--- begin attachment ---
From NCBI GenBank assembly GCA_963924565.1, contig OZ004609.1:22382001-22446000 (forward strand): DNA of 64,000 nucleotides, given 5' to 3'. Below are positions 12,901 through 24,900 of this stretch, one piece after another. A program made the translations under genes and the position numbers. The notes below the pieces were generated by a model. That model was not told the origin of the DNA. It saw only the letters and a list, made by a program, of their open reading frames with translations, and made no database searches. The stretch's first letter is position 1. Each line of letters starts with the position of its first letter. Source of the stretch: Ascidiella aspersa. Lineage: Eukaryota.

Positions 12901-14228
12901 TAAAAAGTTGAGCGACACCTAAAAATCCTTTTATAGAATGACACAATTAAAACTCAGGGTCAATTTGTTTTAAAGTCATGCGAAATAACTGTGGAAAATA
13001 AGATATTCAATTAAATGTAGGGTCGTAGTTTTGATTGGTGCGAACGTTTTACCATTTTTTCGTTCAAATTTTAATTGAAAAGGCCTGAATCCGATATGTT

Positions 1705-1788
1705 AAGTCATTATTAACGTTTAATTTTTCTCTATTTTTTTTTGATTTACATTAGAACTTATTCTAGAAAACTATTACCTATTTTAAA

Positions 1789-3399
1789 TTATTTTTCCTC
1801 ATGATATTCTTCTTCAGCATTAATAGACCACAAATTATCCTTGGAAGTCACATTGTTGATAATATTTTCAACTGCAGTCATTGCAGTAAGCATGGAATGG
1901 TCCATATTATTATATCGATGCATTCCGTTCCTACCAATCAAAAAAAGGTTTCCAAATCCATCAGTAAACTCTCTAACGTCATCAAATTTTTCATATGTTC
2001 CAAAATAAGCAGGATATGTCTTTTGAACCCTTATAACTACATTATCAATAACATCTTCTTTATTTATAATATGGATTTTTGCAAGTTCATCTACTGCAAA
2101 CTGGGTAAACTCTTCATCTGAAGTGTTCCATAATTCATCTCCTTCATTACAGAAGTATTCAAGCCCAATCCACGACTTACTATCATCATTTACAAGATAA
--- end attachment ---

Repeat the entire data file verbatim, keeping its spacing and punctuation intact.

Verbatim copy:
From NCBI GenBank assembly GCA_963924565.1, contig OZ004609.1:22382001-22446000 (forward strand): DNA of 64,000 nucleotides, given 5' to 3'. Below are positions 12,901 through 24,900 of this stretch, one piece after another. A program made the translations under genes and the position numbers. The notes below the pieces were generated by a model. That model was not told the origin of the DNA. It saw only the letters and a list, made by a program, of their open reading frames with translations, and made no database searches. The stretch's first letter is position 1. Each line of letters starts with the position of its first letter. Source of the stretch: Ascidiella aspersa. Lineage: Eukaryota.

Positions 12901-14228
12901 TAAAAAGTTGAGCGACACCTAAAAATCCTTTTATAGAATGACACAATTAAAACTCAGGGTCAATTTGTTTTAAAGTCATGCGAAATAACTGTGGAAAATA
13001 AGATATTCAATTAAATGTAGGGTCGTAGTTTTGATTGGTGCGAACGTTTTACCATTTTTTCGTTCAAATTTTAATTGAAAAGGCCTGAATCCGATATGTT

Positions 1705-1788
1705 AAGTCATTATTAACGTTTAATTTTTCTCTATTTTTTTTTGATTTACATTAGAACTTATTCTAGAAAACTATTACCTATTTTAAA

Positions 1789-3399
1789 TTATTTTTCCTC
1801 ATGATATTCTTCTTCAGCATTAATAGACCACAAATTATCCTTGGAAGTCACATTGTTGATAATATTTTCAACTGCAGTCATTGCAGTAAGCATGGAATGG
1901 TCCATATTATTATATCGATGCATTCCGTTCCTACCAATCAAAAAAAGGTTTCCAAATCCATCAGTAAACTCTCTAACGTCATCAAATTTTTCATATGTTC
2001 CAAAATAAGCAGGATATGTCTTTTGAACCCTTATAACTACATTATCAATAACATCTTCTTTATTTATAATATGGATTTTTGCAAGTTCATCTACTGCAAA
2101 CTGGGTAAACTCTTCATCTGAAGTGTTCCATAATTCATCTCCTTCATTACAGAAGTATTCAAGCCCAATCCACGACTTACTATCATCATTTACAAGATAA